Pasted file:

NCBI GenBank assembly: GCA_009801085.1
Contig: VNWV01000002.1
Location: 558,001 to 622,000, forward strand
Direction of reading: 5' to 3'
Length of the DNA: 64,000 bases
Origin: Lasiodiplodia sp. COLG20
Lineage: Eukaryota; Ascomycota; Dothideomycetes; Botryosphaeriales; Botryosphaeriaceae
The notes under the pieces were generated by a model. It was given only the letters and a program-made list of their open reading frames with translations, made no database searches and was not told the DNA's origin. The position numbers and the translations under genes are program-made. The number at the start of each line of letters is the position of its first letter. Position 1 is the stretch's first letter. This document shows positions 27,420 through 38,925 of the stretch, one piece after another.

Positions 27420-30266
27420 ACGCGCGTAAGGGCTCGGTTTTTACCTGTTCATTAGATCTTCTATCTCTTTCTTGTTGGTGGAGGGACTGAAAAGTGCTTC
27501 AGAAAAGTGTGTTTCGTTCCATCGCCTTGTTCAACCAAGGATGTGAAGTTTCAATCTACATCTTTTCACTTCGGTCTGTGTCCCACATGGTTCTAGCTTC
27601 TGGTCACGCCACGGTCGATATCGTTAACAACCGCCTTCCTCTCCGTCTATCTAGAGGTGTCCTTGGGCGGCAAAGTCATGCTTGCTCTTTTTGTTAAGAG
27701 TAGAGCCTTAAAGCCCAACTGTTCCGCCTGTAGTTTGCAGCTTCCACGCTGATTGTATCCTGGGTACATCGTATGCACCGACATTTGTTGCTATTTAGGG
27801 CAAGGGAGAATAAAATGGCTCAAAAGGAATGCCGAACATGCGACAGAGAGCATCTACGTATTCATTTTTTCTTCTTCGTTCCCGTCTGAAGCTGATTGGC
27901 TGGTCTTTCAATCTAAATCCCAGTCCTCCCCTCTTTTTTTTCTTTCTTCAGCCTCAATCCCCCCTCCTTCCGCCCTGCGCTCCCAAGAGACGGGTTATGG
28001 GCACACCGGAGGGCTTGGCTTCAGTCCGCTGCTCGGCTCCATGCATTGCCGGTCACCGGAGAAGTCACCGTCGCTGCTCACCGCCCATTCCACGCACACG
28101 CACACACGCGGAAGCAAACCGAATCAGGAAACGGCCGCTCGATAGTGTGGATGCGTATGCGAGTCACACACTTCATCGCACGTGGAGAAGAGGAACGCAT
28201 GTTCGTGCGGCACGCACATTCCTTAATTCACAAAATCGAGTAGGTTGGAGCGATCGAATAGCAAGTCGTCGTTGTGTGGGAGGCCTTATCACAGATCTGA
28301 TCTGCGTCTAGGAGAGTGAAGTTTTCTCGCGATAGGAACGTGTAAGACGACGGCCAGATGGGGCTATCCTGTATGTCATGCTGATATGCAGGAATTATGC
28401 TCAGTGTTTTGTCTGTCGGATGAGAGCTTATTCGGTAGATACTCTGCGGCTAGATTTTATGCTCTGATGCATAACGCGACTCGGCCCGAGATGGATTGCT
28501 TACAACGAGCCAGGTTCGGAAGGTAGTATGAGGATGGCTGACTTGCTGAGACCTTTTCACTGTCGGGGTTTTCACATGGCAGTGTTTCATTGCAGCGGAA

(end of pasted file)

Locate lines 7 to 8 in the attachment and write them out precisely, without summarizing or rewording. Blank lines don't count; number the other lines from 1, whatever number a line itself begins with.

Lineage: Eukaryota; Ascomycota; Dothideomycetes; Botryosphaeriales; Botryosphaeriaceae
The notes under the pieces were generated by a model. It was given only the letters and a program-made list of their open reading frames with translations, made no database searches and was not told the DNA's origin. The position numbers and the translations under genes are program-made. The number at the start of each line of letters is the position of its first letter. Position 1 is the stretch's first letter. This document shows positions 27,420 through 38,925 of the stretch, one piece after another.